“Reports of the demise of globalisation emerged as growth in the world economy, and global trade in particular, failed to stage much of a recovery following the financial crisis. Analysis from those in the know – the OECD, IMF and ECB – indicated that protectionist measures, issues with trade finance and the unwinding of global value chains were significant in explaining these trends.
“Following discussions with manufacturers we find these conclusions difficult to argue with. They have been at the sharp end of what were temporary changes to tariffs and preferential treatment of domestic firms in overseas markets, for example. We aren’t assuming the synchronised improvement in the world economy will wipe out these structural challenges to global trade that have been building over the past decade. But nor are we calling for the end to globalisation.
“Nevertheless, it is a different landscape that companies will be navigating, and one that could be more subject to change, in the near term. The likelihood of further liberalisation also looks to have diminished. Policymakers can (and should) ensure that a new wave of globalisation isn’t derailed by fixing structural disorders and removing barriers to trade.”
Ann Pettifor, director of the think-tank Policy Research in Macroeconomics (PRIME)
“While globalisation – or financial liberalisation – is not dead, it is increasingly unpopular. Unfortunately, public anger and concern focus on the tangible outcomes of free, unmanaged flows of capital, trade and labour, and not on intangible, invisible and unaccountable global finance. Advocates of globalisation as well as their opponents continue to draw attention to flows of trade and labour, thereby deflecting attention from that which is most causal of instability and insecurity: financialisation of the global economy – when banks and the finance sector dominate and distort the real economy – of jobs, investment and production.”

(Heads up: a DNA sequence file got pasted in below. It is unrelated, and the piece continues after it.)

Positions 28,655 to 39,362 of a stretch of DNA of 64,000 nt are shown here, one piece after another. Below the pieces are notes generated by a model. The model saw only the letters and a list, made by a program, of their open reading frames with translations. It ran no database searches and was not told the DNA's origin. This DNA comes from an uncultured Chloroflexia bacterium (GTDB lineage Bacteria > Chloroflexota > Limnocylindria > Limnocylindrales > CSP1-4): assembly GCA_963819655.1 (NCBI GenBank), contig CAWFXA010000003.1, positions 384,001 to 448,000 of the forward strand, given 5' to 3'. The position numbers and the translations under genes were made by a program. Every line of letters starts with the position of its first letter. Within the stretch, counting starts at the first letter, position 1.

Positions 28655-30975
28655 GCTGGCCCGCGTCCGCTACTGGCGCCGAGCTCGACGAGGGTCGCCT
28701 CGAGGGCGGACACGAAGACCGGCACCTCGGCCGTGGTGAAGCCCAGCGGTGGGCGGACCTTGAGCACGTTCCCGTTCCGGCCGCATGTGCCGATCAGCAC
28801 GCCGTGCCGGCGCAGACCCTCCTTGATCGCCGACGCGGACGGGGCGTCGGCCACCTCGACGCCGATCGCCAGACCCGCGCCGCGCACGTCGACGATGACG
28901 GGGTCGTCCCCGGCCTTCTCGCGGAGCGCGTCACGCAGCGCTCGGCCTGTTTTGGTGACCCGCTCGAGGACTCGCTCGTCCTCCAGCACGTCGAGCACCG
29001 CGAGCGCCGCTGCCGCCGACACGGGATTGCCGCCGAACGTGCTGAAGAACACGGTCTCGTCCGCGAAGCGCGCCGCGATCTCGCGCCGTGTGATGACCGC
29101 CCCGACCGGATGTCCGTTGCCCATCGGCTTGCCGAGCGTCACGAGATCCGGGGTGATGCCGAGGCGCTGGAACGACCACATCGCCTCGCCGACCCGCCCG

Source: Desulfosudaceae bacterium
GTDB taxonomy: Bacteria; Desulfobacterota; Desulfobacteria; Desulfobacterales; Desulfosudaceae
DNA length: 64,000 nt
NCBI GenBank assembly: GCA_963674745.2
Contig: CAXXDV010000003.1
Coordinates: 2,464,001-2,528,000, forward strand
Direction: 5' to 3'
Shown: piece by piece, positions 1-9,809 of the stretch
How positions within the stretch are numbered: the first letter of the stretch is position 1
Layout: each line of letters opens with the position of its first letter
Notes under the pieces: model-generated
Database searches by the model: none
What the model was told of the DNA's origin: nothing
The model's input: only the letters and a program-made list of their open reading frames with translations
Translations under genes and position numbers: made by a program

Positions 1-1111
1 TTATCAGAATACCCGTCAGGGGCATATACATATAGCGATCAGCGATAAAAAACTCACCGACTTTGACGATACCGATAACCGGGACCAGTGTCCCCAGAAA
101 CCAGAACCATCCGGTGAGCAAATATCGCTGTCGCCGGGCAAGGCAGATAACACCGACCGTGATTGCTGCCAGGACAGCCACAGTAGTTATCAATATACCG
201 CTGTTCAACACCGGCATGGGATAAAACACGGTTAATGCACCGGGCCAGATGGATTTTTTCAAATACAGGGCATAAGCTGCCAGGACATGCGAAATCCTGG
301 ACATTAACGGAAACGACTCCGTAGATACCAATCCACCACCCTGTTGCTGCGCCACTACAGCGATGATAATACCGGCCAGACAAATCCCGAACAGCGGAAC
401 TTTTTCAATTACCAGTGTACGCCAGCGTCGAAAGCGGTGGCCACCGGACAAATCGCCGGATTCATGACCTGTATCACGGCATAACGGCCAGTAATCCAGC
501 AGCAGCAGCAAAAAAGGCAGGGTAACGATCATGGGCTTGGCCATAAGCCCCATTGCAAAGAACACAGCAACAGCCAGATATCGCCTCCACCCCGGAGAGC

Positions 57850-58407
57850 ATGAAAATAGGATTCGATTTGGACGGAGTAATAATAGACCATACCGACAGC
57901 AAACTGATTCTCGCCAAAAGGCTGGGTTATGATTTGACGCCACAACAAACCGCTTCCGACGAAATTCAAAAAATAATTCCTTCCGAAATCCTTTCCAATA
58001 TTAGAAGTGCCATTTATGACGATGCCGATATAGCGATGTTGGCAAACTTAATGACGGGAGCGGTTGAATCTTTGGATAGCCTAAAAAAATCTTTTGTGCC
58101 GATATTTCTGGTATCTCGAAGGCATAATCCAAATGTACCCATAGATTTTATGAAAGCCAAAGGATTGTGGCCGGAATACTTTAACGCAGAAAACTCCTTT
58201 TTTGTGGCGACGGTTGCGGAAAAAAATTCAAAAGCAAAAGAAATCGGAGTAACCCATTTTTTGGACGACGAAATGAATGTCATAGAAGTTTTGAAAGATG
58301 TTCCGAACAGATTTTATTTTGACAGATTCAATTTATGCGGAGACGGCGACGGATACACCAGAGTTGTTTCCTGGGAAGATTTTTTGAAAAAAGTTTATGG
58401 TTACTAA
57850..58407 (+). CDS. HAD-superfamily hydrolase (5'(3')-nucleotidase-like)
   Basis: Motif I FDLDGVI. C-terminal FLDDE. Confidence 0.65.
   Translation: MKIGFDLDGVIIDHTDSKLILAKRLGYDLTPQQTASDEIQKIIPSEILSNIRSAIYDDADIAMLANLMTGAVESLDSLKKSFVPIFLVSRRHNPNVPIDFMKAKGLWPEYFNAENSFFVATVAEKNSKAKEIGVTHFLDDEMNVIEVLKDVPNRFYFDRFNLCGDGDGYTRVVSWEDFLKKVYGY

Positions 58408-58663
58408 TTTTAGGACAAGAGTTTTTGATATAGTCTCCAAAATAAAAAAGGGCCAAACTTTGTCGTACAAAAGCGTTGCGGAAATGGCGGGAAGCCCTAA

Angel Gurría, secretary-general of the OECD
“We’re beyond quick fixes to address the discontent of citizens. There is no returning to the past. Too many things are not working for too many people. The only way forward is not to patch up globalisation, but to shake it up.”